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Health Advice


Why You Should Carefully Monitor All the Water You Drink During Exercising

You have probably heard about the fact that the human body is 60% water and the muscles are 75% water and that water travels constantly through your body, improving all its functions and keeping it healthy. This is the reason why we could not survive more than a week without water!

When you’re exercising, your body uses a lot of water and it is recommended you don’t neglect this aspect because dehydration can lead to muscle cramps, fatigue, the breakdown of the skeletal muscle, headaches, poor concentration and it can also lead to constipation, heat exhaustion and heat stroke.

How To Ensure Your Body Gets All the Hydration It Needs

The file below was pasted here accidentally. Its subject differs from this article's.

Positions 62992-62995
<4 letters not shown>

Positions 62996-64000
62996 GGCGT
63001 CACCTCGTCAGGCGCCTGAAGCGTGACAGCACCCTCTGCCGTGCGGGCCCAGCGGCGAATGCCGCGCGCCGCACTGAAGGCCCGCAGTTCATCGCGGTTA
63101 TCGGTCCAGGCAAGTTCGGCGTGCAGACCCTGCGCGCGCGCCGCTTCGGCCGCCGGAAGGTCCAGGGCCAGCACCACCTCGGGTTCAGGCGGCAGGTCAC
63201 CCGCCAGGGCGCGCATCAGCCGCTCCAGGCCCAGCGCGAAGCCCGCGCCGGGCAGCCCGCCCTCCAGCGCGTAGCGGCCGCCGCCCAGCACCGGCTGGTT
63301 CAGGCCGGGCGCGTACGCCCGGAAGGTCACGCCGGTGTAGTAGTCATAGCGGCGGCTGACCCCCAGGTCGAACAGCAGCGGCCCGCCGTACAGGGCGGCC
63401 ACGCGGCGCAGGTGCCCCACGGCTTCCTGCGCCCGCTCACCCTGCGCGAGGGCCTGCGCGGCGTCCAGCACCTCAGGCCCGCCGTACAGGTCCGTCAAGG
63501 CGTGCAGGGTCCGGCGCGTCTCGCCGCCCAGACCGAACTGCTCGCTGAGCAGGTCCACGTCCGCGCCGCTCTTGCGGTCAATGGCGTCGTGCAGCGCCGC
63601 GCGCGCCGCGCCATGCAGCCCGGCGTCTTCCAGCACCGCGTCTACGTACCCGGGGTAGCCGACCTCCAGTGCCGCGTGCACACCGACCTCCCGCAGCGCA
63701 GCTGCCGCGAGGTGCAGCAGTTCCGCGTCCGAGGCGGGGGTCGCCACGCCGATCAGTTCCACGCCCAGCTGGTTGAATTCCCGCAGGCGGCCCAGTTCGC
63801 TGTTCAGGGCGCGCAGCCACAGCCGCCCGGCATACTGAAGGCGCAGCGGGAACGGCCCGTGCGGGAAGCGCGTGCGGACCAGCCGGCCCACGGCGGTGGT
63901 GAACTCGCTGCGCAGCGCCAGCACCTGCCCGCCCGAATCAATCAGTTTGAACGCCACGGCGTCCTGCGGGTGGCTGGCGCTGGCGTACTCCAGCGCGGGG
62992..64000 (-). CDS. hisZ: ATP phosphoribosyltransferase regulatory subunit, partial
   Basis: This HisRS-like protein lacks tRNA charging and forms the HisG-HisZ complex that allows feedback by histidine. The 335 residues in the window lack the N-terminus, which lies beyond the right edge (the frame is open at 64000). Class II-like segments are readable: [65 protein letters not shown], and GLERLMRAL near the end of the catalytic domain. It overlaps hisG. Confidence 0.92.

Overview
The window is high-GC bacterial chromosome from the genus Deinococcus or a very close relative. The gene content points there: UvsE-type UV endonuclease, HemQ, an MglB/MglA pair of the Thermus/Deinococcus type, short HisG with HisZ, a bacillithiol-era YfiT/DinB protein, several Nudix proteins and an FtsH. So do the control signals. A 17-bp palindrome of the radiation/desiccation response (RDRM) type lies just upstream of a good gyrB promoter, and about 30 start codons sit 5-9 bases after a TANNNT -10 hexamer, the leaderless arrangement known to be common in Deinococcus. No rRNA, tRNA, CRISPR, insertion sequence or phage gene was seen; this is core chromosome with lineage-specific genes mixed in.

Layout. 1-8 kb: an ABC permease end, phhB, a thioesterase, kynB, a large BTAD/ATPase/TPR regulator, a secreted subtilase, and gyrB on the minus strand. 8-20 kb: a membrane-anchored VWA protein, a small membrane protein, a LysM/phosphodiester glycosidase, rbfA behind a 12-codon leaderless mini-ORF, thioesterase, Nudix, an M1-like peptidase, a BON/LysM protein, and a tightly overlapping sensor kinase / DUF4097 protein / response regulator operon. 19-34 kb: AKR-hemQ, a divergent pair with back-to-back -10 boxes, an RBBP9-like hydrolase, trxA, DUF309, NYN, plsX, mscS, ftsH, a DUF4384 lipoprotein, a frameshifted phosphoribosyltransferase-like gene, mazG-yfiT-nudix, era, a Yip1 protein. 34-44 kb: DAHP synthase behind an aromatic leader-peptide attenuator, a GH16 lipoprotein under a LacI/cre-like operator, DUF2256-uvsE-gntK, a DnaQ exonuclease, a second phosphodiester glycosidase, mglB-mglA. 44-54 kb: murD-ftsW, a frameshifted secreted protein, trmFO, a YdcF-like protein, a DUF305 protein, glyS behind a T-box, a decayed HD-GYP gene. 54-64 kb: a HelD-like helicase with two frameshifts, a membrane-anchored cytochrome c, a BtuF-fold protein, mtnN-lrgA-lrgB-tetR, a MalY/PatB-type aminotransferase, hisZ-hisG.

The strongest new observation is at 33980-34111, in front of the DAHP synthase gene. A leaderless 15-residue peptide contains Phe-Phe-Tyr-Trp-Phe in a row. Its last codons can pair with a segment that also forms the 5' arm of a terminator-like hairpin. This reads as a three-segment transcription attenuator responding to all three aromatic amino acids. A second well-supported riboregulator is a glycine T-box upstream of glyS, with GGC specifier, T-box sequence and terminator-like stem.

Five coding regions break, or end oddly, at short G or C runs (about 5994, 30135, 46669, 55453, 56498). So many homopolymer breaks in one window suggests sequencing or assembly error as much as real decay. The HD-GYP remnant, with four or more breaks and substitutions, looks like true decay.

Aside from the fact that depending on the season, you should exercise when it’s the coolest outside, like mornings and late evenings during summer with proper clothing (light fabric), you should also make sure you drink water before, during and after the exercising session.

After an entire night of sleep, your body will get a good start if you have a glass of plain water right after you wake up (add a little lemon juice if you wish). This way you’ll be able to start the exercises in an energetic way and face all the effort done in the next half hour or so.

  • It is best if you drink a small bottle of water at least 2 hours before exercising.